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Subject: [boost] [Endian] Unaligned fields in packed structs
From: Phil Endecott (spam_from_boost_dev_at_[hidden])
Date: 2011-09-06 19:48:22

Dear All,

One of my all-time worst bugs was due to calling htonl() on an
unaligned field in a packed struct. It worked in debug mode but not in
production code, and there were no compiler warnings about the broken
alignment requirement. So I thought I'd try this:

inline void inplace_byteswap(uint32_t& val)
   val = (val>>24)
       | ((val>>8) & 0x0000ff00)
       | ((val<<8) & 0x00ff0000)
       | (val<<24);

struct S {
   uint16_t a;
   uint32_t b;
} __attribute__ ((packed));

int main()
   S s;
   s.b = 0x12345678;

This fails to compile: "error: cannot bind packed field ‘s.S::b’ to
‘uint32_t& {aka unsigned int&}’". So it's good that it doesn't just
fail unpredictably at runtime like my old nightmare, but it's not
ideal. If instead I write:

inline uint32_t byteswap(uint32_t val)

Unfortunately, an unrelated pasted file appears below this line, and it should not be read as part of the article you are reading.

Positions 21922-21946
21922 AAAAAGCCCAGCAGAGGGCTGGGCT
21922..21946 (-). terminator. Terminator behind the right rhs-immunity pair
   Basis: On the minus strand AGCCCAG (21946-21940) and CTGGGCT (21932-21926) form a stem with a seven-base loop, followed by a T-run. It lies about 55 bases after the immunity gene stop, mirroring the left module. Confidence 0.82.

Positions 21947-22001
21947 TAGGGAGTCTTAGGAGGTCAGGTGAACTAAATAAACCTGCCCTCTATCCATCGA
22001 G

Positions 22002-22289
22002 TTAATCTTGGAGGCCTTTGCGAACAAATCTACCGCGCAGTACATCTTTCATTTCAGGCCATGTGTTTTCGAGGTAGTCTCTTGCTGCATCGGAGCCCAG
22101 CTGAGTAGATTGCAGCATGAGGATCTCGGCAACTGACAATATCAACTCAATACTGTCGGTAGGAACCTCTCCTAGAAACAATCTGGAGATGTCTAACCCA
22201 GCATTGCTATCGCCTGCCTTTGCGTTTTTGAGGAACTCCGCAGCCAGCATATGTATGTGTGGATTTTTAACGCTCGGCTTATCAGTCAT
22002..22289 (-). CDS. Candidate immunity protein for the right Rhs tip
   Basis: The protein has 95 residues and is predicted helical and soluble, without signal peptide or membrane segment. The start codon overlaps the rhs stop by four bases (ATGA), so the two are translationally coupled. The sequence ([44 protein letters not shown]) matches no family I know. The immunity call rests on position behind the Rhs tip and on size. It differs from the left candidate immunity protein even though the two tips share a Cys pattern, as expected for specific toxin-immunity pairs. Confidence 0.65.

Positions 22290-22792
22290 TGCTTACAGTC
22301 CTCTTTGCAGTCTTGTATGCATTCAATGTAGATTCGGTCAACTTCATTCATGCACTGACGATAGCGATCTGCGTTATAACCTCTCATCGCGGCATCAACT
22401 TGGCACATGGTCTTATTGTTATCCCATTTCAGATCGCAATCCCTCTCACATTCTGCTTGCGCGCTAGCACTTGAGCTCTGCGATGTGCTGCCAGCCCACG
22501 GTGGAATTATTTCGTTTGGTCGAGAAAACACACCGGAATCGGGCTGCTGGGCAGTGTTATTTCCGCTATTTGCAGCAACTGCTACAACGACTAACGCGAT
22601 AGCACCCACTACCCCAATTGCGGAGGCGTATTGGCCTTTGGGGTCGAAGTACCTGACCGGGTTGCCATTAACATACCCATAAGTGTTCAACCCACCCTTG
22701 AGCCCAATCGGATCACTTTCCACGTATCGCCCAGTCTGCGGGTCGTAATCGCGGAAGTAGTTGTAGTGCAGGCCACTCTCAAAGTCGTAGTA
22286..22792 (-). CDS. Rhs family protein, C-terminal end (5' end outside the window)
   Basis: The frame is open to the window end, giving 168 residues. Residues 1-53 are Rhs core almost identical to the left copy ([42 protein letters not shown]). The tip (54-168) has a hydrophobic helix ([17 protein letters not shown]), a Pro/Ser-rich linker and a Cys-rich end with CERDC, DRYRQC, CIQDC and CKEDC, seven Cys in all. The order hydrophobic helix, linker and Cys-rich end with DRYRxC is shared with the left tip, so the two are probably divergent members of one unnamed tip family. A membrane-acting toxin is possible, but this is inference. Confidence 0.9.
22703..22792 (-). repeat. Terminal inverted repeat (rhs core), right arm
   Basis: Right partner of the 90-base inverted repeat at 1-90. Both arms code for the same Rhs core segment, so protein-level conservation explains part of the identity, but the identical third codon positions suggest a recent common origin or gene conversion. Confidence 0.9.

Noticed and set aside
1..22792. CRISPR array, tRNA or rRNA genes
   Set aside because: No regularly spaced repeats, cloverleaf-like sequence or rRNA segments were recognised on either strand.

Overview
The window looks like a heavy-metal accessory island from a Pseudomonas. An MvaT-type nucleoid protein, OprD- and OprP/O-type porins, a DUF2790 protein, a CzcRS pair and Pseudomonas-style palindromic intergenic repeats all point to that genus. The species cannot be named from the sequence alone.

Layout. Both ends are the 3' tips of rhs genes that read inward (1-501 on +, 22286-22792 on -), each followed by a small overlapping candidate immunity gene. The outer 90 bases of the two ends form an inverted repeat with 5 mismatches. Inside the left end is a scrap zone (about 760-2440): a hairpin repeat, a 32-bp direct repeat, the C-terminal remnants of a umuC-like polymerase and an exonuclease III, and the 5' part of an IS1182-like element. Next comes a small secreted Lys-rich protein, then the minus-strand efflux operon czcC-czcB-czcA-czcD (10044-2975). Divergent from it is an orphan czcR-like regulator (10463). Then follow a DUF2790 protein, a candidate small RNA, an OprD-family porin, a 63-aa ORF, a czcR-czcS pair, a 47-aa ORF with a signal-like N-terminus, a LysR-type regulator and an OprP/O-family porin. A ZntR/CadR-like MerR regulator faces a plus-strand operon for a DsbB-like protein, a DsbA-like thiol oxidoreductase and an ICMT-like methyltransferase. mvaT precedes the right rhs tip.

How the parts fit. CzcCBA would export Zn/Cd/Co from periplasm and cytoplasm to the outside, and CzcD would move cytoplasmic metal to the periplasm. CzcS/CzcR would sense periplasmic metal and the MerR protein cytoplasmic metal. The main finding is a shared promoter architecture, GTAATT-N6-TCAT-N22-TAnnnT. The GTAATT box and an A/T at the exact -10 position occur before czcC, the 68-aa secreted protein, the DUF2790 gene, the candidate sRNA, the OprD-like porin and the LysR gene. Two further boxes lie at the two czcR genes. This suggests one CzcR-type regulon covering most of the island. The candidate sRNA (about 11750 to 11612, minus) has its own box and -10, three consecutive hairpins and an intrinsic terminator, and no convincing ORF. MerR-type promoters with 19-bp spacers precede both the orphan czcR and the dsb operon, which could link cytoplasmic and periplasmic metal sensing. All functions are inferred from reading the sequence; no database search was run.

return (val>>24)
        | ((val>>8) & 0x0000ff00)
        | ((val<<8) & 0x00ff0000)
        | (val<<24);

   s.b = byteswap(s.b);

then of course it does work; the unaligned accesses don't "escape" from
where the compiler knows about them and can apply fixups.

Anyway, before I tried this I was already wondering about the choice of
function signatures:

   void endian::reorder(T&); // in-place byteswap
   void endian::reorder(T src, T& dest); // out-of-place byteswap

What is the rationale (or precedent) for these and not

   T endian::reorder(T);


If sin(theta) returns its result, why shouldn't reorder(val) do so too?

Regards, Phil.

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